HK: When I was pregnant my mother in law said that I shouldn’t have scissors on the bed because then that will make you have a miscarriage. So don’t cut anything on the bed, don’t put anything that can cut on the bed. Related but not the same, it also means no remodeling, no hammering, no knocking down walls or anything.
MW: And what did you think of this?
HK: Well…you don’t wanna believe it but when they tell you stupid shit like that…it’s like walking under a ladder. You know nothing’s gonna happen probably, but now you wonder about it. And then it leaves this little scab in your heart when you do do it, because now you’re like, ah, well, what’s gonna happen to me? It just always makes you wonder, you know? So annoying.
The informant, HK, was born in New York but has parents who are from China. She married and has three children. This story was collected over a Zoom call when she was talking to my mom.
The “little scab on your heart” that the informant mentioned is interesting because it makes me think that that must be how superstitions get perpetuated. While people might not believe on an intellectual level that it will happen, if you do it it will still stick with you, like a residual fear that clings to your mind; so because of that, it’s easier to just not do it in the first place. I think that’s important to realize, because sometimes the negative effect of the superstition might just come from your own guilt (or at least be related to it).
The informant and I are sitting in the USC Gould Law Cafe around 3:00 pm where she is describing some of the Chinese traditions her grandparents used to practice. She is a Chinese American student at the University of Southern California who was born and raised in Shanghai until she came to America for high school in Maryland. This recount describes a way to keep nightmares away.
J: When you have a bad dream, some old people would put scissors under their pillow. They’ll put it under their pillow to prevent their bad dreams.”
A: “Just a preventive measure?”
J: “Yeah, from nightmares. To make them feel secure during the night which can actually be really dangerous! What if you sleep walked during the night!? But anyway, they put scissors under their pillow and sometimes wrap it with newspaper to prevent them from actually hurting themselves.”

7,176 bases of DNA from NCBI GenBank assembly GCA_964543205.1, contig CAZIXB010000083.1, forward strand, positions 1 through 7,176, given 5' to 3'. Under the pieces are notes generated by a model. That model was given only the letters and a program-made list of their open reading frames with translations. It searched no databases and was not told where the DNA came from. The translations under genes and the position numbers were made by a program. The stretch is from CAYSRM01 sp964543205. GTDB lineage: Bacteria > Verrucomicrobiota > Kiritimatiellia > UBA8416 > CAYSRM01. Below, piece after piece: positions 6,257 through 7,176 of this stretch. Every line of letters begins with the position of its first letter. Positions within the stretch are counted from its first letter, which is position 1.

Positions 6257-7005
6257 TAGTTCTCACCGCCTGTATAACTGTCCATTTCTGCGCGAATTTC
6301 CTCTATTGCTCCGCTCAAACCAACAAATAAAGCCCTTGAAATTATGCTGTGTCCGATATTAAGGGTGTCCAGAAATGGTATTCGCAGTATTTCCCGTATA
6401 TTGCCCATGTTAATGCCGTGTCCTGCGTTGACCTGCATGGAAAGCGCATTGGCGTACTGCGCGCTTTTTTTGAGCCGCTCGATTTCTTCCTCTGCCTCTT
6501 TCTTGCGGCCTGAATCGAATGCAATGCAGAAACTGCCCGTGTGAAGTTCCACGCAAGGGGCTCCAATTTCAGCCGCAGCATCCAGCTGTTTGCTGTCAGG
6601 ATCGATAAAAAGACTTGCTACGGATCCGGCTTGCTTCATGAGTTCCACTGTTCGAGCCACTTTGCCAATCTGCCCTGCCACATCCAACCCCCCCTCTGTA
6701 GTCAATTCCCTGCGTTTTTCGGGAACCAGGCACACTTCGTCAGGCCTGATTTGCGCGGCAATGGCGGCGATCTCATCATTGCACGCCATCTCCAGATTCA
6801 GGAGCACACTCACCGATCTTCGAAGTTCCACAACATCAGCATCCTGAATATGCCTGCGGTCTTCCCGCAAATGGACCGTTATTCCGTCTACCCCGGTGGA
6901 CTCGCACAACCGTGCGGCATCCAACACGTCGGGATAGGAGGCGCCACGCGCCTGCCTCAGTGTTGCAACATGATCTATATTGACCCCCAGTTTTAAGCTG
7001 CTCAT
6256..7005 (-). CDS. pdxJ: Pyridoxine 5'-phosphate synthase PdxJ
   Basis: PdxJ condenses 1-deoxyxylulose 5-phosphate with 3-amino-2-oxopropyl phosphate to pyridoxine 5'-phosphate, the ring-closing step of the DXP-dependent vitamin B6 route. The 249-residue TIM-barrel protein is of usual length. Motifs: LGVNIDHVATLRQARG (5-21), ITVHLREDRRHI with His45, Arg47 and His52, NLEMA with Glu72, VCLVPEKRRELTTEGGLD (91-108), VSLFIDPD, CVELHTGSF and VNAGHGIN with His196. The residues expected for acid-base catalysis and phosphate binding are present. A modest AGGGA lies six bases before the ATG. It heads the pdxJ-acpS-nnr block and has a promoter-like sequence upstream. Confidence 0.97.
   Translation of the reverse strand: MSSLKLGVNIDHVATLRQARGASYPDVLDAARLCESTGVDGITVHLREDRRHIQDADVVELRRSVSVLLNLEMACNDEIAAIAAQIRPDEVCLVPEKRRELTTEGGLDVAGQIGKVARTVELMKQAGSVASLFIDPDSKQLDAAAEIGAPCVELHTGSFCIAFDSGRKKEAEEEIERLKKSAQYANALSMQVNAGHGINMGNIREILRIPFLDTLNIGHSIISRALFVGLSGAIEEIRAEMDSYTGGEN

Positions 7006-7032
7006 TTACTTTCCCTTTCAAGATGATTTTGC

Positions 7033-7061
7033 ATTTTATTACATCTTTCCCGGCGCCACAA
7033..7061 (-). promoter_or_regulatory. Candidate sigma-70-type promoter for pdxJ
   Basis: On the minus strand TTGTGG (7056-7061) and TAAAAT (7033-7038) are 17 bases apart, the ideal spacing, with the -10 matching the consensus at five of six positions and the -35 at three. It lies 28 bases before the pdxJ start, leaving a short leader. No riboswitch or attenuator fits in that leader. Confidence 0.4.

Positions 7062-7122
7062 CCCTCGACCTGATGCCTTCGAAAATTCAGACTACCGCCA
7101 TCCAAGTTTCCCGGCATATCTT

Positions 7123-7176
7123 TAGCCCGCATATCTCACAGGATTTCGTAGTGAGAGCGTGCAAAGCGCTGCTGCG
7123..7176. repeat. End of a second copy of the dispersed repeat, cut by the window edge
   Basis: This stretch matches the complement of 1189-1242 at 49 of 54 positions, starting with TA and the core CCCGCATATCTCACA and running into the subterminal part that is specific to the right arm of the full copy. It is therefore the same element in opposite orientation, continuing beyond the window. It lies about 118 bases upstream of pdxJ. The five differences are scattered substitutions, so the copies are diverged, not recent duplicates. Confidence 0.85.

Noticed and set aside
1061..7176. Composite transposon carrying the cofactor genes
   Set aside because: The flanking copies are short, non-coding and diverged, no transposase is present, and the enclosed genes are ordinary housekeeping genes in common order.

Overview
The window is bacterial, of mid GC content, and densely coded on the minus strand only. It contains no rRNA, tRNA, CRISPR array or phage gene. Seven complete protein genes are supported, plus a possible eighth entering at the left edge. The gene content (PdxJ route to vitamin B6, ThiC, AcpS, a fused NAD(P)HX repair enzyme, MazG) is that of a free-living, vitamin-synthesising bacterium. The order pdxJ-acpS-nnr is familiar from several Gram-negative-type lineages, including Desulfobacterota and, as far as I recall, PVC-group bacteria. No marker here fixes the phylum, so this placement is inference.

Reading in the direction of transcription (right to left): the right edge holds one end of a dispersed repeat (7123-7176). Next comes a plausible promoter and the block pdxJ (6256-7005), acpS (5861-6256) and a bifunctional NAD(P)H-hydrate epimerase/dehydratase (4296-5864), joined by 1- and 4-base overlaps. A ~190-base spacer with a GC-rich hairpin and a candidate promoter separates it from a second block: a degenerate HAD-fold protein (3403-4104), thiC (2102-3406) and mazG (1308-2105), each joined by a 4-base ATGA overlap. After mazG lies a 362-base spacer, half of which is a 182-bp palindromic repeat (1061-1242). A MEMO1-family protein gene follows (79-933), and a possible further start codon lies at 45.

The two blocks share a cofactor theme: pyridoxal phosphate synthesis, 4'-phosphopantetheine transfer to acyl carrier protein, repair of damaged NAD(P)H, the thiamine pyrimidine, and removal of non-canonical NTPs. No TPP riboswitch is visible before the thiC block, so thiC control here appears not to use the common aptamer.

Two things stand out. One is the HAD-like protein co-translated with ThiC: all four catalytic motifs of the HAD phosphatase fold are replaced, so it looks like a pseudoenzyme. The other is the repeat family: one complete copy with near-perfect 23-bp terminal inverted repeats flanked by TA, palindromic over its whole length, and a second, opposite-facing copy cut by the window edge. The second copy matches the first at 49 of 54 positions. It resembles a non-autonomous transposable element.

A: ‘Do you ever do that?”
J: “**Laughs** This is actually a really old one. Like my grandma’s generation. So sometimes they practice this but I usually don’t.”
This practice of placing scissors under one’s pillow can seem a bit counter intuitive to keeping danger away. This practice literally puts danger just under one’s head while trying to prevent danger from occurring. It’s funny how the informant laughs at her grandparents’ practice since it would seem silly to the culture she was raised in. But to her grandmother, this would seem completely normal. However, there can be some validity seen in this practice as having a weapon of protection can help to ease one’s mind and help them to not think negative thoughts while they sleep since they feel protected.
This tradition also is practied in Egypt where they have supstitions about scissors and also sleep with scissors under their pillow to ward off nightmares. See more here.
Main Piece: Riddle
Два кольца, два конца, и по середине гвоздик.
Dva kol’tsa, dva kontsa, i po seredine gvozdik.
Two rings, two points, and nail in the center.
- Why does informant know this piece?
This was told to him by his childhood friends
- Where did they learn this piece?
- What does it mean to them?
It’s an interesting riddle.
This is told by children to other children to play riddle games.
Personally, I find this riddle confusing, since rings are not what I associate with scissors. However, in the Soviet Union in the 1970’s, when the informant heard this riddle, scissors looked different from how scissors look now, and therefore this riddle would make sense.